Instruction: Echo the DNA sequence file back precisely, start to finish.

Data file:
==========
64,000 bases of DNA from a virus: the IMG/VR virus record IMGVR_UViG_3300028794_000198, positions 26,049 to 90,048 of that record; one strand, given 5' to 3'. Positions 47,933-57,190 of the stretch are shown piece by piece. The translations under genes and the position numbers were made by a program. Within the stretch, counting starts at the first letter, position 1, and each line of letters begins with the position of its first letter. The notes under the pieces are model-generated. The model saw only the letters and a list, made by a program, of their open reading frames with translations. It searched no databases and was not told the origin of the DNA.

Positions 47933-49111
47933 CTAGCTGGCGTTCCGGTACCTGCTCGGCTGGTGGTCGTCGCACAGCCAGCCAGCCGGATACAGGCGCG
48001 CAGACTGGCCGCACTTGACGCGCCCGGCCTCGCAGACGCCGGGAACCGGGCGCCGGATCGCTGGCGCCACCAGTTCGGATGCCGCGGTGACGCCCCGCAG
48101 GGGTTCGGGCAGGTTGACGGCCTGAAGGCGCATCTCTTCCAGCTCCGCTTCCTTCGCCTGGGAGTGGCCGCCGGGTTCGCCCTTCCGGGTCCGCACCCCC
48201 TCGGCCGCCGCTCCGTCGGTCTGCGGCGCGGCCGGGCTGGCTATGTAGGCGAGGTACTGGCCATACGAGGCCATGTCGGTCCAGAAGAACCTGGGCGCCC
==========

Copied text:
64,000 bases of DNA from a virus: the IMG/VR virus record IMGVR_UViG_3300028794_000198, positions 26,049 to 90,048 of that record; one strand, given 5' to 3'. Positions 47,933-57,190 of the stretch are shown piece by piece. The translations under genes and the position numbers were made by a program. Within the stretch, counting starts at the first letter, position 1, and each line of letters begins with the position of its first letter. The notes under the pieces are model-generated. The model saw only the letters and a list, made by a program, of their open reading frames with translations. It searched no databases and was not told the origin of the DNA.

Positions 47933-49111
47933 CTAGCTGGCGTTCCGGTACCTGCTCGGCTGGTGGTCGTCGCACAGCCAGCCAGCCGGATACAGGCGCG
48001 CAGACTGGCCGCACTTGACGCGCCCGGCCTCGCAGACGCCGGGAACCGGGCGCCGGATCGCTGGCGCCACCAGTTCGGATGCCGCGGTGACGCCCCGCAG
48101 GGGTTCGGGCAGGTTGACGGCCTGAAGGCGCATCTCTTCCAGCTCCGCTTCCTTCGCCTGGGAGTGGCCGCCGGGTTCGCCCTTCCGGGTCCGCACCCCC
48201 TCGGCCGCCGCTCCGTCGGTCTGCGGCGCGGCCGGGCTGGCTATGTAGGCGAGGTACTGGCCATACGAGGCCATGTCGGTCCAGAAGAACCTGGGCGCCC